World Bee Count

It’s no secret that the world’s bee population is in serious decline; with colonies and entire populations collapsing, farmers, researchers, and governments are left in a mad scramble to understand and stop the downfall. Researchers from Appalachian State University, in partnership with the data analytics company SAS, started the World Bee Count in 2018 in an effort to glean information about bee activity and count worldwide, essentially creating a global baseline for health and a platform for information and data sharing. Researchers at Appalachian State developed ways to monitor beehives through audio recordings, which can be recorded on their accompanying app. The audio recordings are then fed into a centralized machine learning algorithm, which has been taught to identify the sounds relevant to the hive of the health and background buzz. Depending on the sounds, the algorithm can determine whether the hives have a queen or not, and seeing as the loss of a queen can trigger colony collapse, being able to determine which of the hive’s audio information has been submitted are at risk of collapse can lead to early intervention. So far, there are participants in 69 countries— which take the form of researchers, citizen scientists, and beekeepers—   who participate in the annual World Bee Count Day, which takes place on May 20. However, by looking at their website, they also indicate that there is a continual stream of information being fed to the World Bee Day’s cloud-based server, like hive data on weight, temperature, humidity, and flight activity. It is not clear how this information is continuously collected since the only common tool that unites this global community of bee watchers is a mobile phone app. It also isn’t clear if all of the collected data is only open to participants or open-source (though becoming a part of the project is relatively easy and free).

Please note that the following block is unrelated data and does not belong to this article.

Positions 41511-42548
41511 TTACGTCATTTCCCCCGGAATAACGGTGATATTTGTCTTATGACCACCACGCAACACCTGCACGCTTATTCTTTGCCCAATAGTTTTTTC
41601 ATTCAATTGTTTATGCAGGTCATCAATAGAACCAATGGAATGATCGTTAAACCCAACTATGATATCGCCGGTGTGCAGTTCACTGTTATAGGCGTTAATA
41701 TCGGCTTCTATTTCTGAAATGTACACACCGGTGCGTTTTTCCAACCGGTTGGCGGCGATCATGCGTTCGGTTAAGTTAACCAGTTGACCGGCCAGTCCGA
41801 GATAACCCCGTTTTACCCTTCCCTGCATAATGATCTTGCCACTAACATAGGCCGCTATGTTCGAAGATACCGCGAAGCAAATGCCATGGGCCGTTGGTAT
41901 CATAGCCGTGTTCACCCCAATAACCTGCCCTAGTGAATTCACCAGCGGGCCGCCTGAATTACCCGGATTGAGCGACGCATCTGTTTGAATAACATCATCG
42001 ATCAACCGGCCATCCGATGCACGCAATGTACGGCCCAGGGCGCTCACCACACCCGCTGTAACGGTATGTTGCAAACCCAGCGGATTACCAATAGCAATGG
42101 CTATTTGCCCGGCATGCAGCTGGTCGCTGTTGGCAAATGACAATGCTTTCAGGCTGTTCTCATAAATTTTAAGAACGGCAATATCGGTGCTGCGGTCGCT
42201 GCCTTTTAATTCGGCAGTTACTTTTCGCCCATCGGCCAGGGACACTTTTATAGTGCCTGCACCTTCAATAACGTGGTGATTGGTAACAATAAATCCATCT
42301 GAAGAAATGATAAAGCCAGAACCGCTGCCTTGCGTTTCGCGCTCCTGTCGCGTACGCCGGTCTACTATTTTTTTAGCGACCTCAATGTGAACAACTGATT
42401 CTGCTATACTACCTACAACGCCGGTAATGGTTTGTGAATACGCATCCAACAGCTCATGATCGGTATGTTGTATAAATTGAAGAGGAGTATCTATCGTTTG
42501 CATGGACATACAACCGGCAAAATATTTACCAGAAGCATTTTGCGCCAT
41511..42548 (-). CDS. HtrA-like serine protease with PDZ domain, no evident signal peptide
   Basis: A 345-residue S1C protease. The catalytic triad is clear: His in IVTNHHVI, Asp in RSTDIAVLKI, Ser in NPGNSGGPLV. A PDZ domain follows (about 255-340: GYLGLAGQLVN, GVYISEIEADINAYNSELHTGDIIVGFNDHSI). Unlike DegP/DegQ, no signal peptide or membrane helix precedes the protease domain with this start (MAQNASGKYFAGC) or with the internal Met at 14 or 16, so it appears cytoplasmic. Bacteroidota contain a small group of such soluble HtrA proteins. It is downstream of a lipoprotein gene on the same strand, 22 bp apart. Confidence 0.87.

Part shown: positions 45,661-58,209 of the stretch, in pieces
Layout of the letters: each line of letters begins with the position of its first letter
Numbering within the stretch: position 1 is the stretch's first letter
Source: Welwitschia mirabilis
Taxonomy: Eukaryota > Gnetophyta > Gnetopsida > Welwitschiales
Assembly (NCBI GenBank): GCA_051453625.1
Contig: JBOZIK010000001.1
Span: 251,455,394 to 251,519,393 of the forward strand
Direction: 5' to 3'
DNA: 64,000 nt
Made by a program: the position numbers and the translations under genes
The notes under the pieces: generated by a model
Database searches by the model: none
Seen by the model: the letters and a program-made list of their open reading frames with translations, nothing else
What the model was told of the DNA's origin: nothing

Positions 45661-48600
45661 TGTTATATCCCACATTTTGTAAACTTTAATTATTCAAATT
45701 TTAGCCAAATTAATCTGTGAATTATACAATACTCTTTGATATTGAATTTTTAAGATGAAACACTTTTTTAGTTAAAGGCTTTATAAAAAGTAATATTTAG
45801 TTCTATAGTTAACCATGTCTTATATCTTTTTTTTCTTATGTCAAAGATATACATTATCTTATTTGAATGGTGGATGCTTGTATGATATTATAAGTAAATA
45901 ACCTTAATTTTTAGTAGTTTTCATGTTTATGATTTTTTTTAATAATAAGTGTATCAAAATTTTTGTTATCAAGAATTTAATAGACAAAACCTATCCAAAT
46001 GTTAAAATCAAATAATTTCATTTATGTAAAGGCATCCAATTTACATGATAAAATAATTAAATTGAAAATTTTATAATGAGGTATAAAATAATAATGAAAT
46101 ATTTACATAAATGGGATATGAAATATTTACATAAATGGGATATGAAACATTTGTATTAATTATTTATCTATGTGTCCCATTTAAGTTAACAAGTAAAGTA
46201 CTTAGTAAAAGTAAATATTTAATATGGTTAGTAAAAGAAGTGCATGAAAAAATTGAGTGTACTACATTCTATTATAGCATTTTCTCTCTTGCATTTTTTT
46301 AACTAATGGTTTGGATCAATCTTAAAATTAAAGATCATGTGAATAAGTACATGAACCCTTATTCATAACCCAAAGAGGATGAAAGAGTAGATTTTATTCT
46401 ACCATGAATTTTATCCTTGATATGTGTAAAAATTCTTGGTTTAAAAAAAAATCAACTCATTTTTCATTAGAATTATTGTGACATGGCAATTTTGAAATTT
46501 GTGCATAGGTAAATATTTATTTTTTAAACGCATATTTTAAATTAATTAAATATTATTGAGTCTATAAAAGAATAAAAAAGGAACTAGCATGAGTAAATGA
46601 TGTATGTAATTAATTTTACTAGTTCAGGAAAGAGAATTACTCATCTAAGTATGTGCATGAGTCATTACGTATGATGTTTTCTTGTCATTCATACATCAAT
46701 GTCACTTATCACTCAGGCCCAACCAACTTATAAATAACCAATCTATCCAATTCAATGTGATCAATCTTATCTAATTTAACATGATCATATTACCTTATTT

Biodiversity, Citizen Science, Data, Industry/Natural Commodities, Internet of Things, Monitoring, Regulation